Jul 27, 2020
Ninety One recently hosted a webinar in partnership with the CFA Society South Africa. Nerina Visser, President of the CFA Society South Africa, spoke to Hendrik about the role of the investment industry in addressing some of our economic challenges, whether impact investing can mitigate the negative economic impact of COVID-19 and what skills are needed to thrive in the investment industry. We’ve captured some of the highlights of their conversation below, but you can view the full interview here.
Nerina Visser: Let’s start with this idea of creating an impact. As allocators of capital, we certainly have the ability to create an impact and we seem to do a very good job of exclusion, of staying away from companies or investments that are deemed to be inappropriate from an environmental, social and governance perspective, but I think we have got so much more power if we approach this from a proactive perspective.
Hendrik du Toit: As an industry, we need to ask ourselves what we do for the society around us, because it is, after all, their money, rather than how much alpha we are generating against a benchmark. That is part of our job too, but ultimately, we have neglected asking that question over the last 30 to 40 years.
Show me a country that allocates capital appropriately and you will see a dynamic economy. Show me a country with no capital market and it will be a very poor country.
However, we mustn’t fall into the trap of thinking impact is everything. We are not development finance institutions, but custodians of savings. Look at the example of Naspers, which close on two decades ago decided to refocus on the internet and bought 49% of a small Chinese start-up called Tencent. They have probably generated $100 billion-odd of wealth and most of it belongs to ordinary South Africans through their retirement funds.
So, choosing a good investment is our first job. Our second job is to ensure that that capital works in a visible way for society so that society can identify with it. I don’t think we have addressed that issue enough and that is the reason, for example, why we launched the Ninety One SA Recovery Fund, amongst other initiatives.
NV: There is a persistent and growing call for prescribed assets. I see it as government effectively saying to us if you don’t allocate the capital in a way that will create this change in society we need, we will prescribe it for you. Would you say that the Ninety One SA Recovery Fund, along with other similar vehicles, is the industry’s proactive response?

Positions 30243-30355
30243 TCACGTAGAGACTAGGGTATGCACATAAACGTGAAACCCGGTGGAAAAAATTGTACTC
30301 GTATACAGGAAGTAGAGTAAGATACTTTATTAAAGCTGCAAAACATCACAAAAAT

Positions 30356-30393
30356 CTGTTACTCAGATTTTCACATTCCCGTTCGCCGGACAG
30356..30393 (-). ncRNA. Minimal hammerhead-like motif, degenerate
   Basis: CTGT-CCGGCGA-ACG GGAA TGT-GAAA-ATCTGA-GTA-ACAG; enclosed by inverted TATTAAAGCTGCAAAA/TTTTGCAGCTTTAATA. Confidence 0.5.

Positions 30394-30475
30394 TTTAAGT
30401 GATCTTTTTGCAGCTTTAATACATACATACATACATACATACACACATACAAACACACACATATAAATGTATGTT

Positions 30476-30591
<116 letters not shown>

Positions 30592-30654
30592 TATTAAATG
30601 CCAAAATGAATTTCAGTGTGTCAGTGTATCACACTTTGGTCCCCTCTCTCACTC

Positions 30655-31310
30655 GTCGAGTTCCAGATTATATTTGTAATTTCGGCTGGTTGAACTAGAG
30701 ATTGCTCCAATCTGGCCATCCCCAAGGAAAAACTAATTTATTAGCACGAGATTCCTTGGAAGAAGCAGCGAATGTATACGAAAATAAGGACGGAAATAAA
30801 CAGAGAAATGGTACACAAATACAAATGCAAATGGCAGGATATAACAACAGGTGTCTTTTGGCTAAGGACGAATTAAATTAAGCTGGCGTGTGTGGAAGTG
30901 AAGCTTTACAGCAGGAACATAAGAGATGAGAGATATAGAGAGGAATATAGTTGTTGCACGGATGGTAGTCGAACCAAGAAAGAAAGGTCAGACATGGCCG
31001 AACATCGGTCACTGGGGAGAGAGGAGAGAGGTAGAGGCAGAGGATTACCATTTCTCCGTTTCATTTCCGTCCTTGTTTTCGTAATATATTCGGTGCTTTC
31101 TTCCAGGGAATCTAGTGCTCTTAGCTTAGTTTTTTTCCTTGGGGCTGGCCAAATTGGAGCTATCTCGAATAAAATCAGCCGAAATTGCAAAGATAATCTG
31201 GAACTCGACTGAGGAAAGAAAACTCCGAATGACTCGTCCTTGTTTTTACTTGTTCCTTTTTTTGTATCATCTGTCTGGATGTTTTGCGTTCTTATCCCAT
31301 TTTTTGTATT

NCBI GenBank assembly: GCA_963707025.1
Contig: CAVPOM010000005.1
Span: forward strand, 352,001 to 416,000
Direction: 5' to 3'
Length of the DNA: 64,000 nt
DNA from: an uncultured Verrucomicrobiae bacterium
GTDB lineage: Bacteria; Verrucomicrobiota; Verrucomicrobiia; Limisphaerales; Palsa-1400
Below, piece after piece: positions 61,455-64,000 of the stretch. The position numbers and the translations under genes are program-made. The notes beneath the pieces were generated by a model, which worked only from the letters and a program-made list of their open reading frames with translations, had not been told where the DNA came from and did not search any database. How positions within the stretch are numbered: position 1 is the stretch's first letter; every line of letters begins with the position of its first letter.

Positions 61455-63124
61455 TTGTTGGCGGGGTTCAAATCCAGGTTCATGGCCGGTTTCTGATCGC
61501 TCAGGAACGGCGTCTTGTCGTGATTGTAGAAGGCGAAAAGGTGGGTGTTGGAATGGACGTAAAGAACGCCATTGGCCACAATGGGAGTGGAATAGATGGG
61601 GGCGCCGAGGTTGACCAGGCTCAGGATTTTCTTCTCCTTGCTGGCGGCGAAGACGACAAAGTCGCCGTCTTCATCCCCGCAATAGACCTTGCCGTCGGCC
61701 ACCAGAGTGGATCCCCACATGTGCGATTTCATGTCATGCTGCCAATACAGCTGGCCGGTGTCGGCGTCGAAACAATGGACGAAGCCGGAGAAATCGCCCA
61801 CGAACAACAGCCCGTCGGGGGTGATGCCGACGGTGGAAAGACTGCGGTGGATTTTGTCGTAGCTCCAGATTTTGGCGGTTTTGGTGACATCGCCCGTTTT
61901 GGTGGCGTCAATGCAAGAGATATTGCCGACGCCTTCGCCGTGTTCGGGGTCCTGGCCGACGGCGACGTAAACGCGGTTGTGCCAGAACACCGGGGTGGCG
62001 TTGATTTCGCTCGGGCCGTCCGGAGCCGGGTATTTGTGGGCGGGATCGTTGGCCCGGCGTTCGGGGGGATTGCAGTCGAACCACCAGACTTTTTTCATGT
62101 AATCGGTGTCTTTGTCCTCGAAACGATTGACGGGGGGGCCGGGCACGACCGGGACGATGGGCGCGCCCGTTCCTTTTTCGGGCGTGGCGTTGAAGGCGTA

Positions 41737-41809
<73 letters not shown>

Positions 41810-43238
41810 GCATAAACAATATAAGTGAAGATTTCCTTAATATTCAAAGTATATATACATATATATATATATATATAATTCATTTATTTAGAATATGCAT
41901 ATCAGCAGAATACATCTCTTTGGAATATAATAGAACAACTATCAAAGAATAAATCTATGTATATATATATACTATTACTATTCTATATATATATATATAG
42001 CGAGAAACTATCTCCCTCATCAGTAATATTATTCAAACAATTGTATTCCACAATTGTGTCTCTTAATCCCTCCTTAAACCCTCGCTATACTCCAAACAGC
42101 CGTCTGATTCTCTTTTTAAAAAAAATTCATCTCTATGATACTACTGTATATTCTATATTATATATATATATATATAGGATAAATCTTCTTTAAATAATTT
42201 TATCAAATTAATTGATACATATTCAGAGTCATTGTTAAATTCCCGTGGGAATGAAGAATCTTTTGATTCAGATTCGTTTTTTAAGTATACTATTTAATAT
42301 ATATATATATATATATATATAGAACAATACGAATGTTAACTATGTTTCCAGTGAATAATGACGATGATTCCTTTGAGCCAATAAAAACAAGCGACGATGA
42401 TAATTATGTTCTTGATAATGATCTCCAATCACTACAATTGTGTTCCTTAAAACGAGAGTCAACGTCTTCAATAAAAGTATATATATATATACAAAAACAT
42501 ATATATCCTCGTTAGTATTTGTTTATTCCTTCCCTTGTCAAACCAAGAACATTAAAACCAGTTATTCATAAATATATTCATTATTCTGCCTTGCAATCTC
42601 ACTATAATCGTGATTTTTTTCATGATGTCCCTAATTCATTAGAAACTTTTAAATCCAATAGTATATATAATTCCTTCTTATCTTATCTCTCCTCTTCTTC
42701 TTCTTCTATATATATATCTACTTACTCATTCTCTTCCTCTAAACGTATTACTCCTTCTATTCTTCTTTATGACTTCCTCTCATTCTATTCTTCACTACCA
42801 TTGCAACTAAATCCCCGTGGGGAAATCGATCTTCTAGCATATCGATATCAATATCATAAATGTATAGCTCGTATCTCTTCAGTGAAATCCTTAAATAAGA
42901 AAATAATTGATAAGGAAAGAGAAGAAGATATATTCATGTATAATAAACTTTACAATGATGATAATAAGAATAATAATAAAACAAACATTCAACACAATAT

HdT: You are absolutely correct, but – even more importantly – we wanted to stimulate a movement. We wanted to say it is okay to think really long-term. It means preserving productive capacity and the entrepreneurial spirit. We were looking at the mid-sized businesses that would not be able to issue 20- or 30-year bonds in the market at very low interest rates, that were cautious to issue equity too early because they worried about their share prices and who may therefore start cutting productive capacity too quickly and then miss the rebound.
I don’t believe in the V-shaped fairy tale, but I do believe the economy will rebound in the not too distant future. South Africa needs to capture the rebound in order to preserve employment, in order to preserve societies which can then look after their children and generate the skills to be competitive 20 or 30 years down the line, otherwise we will go backwards.
I think the developed world is looking out for itself and the emerging world is going to bear the brunt, not only of climate change but also of the COVID-19 response, and we therefore have no choice but to look after ourselves. South Africa is fortunate to have a highly professional, well-mobilised savings pool. I am not asking investors to take undue risks, but if you have exposure to corporate South Africa and you make an investment which makes sense for corporate South Africa, your value outside of this impact vehicle will be preserved. That is the logic we followed. We must also show the government we can come up with better ideas than them.
NV: There is no doubt that South Africans have benefited from the value that has been created in terms of their investments, but very little of that value has directly found its way into the South African economy. On top of that, the pool of investable assets – specifically listed companies – has shrunk dramatically.
HdT: I am not going to hold our industry to account here, but I will discuss what went wrong in South African society over the last two decades. And I’m not talking about corruption. We all know that corruption has been and remains a scourge of society and we need to prosecute fast.